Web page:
[Federal Register Volume 79, Number 56 (Monday, March 24, 2014)]
[Notices]
[Pages 16038-16039]
From the Federal Register Online via the Government Printing Office [www.gpo.gov ]
[FR Doc No: 2014-06273]


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DEPARTMENT OF THE INTERIOR

National Park Service

[NPS-WASO-NAGPRA-15079; PPWOCRADN0-PCU00RP14.R50000]


Notice of Inventory Completion: U.S. Department of the Interior, 
Bureau of Indian Affairs, Washington, DC, and the Thomas Burke Memorial 
Washington State Museum, University of Washington, Seattle, WA

AGENCY: National Park Service, Interior.

ACTION: Notice.

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SUMMARY: The U.S. Department of the Interior, Bureau of Indian Affairs 
and the Thomas Burke Memorial Washington State Museum, University of 
Washington (Burke Museum), have completed an inventory of human remains 
and associated funerary objects, in consultation with the appropriate 
Indian tribes or Native Hawaiian organizations, and have determined 
that there is a cultural affiliation between the human remains and 
associated funerary objects and present-day Indian tribes or Native 
Hawaiian organizations. Lineal descendants or representatives of any 
Indian tribe or Native Hawaiian organization not identified in this 
notice that wish to request transfer of control of these human remains 
and associated funerary objects should submit a written request to the 
Bureau of Indian Affairs. If no additional requestors come forward, 
transfer of control of the human remains and associated funerary 
objects to the lineal descendants, Indian tribes, or Native Hawaiian 
organizations stated in this notice may proceed.

DATES: Lineal descendants or representatives of any Indian tribe or 
Native Hawaiian organization not identified in this notice that wish to 
request transfer of control of these human remains and associated 
funerary objects should submit a written request with information in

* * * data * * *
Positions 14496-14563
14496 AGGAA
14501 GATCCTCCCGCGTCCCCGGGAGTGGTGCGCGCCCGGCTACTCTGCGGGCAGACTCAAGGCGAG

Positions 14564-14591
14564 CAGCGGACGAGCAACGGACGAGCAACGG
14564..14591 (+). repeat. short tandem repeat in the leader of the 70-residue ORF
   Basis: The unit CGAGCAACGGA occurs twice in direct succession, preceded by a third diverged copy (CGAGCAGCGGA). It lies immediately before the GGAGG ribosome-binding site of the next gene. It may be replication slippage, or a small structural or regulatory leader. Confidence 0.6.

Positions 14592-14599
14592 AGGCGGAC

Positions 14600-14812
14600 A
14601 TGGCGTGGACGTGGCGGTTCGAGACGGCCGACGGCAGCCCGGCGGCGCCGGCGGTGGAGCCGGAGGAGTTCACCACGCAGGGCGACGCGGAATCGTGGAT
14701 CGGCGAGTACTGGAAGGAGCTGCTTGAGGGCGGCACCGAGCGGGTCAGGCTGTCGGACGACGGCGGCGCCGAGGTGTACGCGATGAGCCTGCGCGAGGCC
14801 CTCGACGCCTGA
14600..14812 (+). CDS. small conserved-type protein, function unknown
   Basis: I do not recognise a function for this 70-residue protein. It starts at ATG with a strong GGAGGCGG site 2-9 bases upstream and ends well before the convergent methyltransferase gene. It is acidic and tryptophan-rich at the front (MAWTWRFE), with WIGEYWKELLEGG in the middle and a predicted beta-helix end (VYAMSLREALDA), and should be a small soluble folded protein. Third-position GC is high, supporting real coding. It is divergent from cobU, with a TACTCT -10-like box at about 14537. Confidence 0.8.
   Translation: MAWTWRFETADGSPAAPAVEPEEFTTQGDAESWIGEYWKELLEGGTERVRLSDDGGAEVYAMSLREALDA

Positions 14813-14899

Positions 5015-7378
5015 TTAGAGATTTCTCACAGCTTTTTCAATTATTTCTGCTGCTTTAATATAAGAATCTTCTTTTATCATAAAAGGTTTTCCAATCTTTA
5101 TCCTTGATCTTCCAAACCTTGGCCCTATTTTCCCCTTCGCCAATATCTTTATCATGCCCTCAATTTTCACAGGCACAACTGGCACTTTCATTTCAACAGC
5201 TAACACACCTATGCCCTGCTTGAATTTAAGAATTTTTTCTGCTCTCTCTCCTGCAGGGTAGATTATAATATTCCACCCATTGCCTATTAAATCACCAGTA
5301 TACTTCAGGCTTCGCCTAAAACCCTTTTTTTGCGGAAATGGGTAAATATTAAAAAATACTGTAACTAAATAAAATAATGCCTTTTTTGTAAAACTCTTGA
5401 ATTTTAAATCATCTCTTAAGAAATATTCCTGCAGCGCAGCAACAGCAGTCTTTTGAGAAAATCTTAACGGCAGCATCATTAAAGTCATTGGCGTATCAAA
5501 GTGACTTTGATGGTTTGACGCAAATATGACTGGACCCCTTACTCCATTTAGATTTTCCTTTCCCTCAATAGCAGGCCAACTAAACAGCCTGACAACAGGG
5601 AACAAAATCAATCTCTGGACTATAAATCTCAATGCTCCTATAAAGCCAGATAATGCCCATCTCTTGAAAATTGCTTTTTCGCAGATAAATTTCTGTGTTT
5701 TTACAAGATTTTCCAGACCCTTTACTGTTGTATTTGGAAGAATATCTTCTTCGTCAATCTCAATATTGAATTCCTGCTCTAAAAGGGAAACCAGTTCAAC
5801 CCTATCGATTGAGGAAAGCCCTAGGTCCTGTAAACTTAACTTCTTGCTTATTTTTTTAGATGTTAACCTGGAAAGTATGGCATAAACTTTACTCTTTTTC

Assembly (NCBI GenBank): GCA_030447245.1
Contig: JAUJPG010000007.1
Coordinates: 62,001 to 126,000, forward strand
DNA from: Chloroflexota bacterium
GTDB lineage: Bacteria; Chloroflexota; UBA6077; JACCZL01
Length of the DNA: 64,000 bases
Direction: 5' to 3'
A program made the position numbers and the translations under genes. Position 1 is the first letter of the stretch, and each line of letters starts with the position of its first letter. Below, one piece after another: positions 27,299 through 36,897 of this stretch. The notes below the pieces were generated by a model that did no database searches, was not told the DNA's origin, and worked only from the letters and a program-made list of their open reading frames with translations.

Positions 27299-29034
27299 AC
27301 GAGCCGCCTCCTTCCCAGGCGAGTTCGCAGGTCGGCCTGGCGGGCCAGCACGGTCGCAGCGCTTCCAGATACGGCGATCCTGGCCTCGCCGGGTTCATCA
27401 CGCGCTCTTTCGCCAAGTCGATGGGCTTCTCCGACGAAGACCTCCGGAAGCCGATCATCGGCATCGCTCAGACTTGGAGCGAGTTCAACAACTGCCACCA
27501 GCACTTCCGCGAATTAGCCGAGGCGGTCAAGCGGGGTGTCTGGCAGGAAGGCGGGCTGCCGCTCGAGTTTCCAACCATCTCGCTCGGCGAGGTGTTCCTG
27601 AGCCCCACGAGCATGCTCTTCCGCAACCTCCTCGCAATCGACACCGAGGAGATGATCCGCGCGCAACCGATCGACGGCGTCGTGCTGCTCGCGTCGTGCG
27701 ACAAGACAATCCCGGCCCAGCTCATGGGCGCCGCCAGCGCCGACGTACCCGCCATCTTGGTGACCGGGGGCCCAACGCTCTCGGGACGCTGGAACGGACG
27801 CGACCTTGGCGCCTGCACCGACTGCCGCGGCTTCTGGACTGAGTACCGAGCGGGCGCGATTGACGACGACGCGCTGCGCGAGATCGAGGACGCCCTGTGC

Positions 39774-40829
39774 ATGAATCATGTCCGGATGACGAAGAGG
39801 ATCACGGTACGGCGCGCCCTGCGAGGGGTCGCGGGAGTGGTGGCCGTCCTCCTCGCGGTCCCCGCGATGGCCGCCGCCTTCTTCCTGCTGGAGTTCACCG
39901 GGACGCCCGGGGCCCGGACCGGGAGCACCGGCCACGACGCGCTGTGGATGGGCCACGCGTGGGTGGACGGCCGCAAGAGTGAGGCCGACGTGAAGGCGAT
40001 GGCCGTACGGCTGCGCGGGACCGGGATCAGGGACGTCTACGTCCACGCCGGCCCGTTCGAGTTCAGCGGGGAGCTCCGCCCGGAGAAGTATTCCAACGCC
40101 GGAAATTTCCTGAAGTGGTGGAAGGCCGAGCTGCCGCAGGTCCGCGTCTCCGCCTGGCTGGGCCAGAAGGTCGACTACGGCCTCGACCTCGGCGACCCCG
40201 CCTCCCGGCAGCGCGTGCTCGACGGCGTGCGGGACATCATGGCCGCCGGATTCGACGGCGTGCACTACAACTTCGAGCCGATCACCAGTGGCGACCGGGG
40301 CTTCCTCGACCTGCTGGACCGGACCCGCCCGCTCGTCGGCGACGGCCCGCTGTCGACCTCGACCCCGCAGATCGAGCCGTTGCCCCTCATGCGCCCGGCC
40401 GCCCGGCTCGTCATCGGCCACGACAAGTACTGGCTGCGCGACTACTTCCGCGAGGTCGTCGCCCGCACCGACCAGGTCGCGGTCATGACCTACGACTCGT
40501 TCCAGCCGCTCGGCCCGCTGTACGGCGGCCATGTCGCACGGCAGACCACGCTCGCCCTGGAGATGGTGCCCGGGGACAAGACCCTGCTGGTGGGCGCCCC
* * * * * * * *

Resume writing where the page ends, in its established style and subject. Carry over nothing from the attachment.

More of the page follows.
support of the request to the Bureau of Indian Affairs at the address 
in this notice by April 23, 2014.

ADDRESSES: Anna Pardo, Museum Program Manager/NAGPRA Coordinator, U.S. 
Department of the Interior, Indian Affairs, 12220 Sunrise Valley Drive, 
Room 6084, Reston, VA 20191, telephone (703) 390-6343.

SUPPLEMENTARY INFORMATION: Notice is here given in accordance with the 
Native American Graves Protection and Repatriation Act (NAGPRA), 25 
U.S.C. 3003, of the completion of an inventory of human remains and 
associated funerary objects under the control of the U.S. Department of 
the Interior, Bureau of Indian Affairs and in the physical custody of 
the Burke Museum. The human remains and associated funerary objects 
were removed from Okanogan County, WA.
    This notice is published as part of the National Park Service's 
administrative responsibilities under NAGPRA, 25 U.S.C. 3003(d)(3). The 
determinations in this notice are the sole responsibility of the 
museum, institution, or Federal agency that has control of the Native 
American human remains and associated funerary objects. The National 
Park Service is not responsible for the determinations in this notice.

Consultation

    A detailed assessment of the human remains and associated funerary 
objects was made by the U.S. Department of the Interior, Bureau of 
Indian Affairs and the Burke Museum professional staff in consultation 
with representatives of the Confederated Tribes of the Colville 
Reservation.

History and Description of the Remains

    In 1950, human remains representing, at minimum, one individual 
were removed from site 45-OK-10 in the Chief Joseph Reservoir, Okanogan 
County, WA. The site (45-OK-10) is located within the current 
boundaries of the Confederated Tribes of the Colville Reservation. The 
human remains and associated funerary objects were collected on a 
University of Washington Field Party possibly under the direction of